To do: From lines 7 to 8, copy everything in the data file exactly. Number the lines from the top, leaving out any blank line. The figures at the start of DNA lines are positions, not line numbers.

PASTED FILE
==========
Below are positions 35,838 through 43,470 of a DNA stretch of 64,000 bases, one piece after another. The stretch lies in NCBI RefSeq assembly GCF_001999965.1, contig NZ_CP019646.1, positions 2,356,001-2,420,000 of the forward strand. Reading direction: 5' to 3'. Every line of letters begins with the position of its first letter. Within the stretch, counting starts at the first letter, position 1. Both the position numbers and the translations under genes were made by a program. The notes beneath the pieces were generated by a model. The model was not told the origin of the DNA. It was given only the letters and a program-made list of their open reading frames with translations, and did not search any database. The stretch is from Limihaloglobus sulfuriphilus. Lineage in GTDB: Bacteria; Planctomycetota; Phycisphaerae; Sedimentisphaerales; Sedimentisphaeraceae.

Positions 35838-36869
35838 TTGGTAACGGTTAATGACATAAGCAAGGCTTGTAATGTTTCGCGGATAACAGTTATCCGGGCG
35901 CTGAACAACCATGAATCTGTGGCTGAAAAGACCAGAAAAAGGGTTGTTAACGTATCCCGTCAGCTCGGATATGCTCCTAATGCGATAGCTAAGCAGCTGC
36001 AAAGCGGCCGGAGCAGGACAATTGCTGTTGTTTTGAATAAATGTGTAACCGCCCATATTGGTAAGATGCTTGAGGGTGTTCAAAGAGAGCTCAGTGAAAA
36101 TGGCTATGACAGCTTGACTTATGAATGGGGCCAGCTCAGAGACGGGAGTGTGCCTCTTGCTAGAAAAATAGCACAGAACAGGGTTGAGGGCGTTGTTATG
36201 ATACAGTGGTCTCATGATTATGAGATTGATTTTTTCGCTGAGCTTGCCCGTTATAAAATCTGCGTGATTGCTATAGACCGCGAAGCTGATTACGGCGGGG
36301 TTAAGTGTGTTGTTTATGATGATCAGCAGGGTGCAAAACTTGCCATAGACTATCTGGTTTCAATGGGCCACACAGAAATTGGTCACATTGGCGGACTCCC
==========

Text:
36201 ATACAGTGGTCTCATGATTATGAGATTGATTTTTTCGCTGAGCTTGCCCGTTATAAAATCTGCGTGATTGCTATAGACCGCGAAGCTGATTACGGCGGGG
36301 TTAAGTGTGTTGTTTATGATGATCAGCAGGGTGCAAAACTTGCCATAGACTATCTGGTTTCAATGGGCCACACAGAAATTGGTCACATTGGCGGACTCCC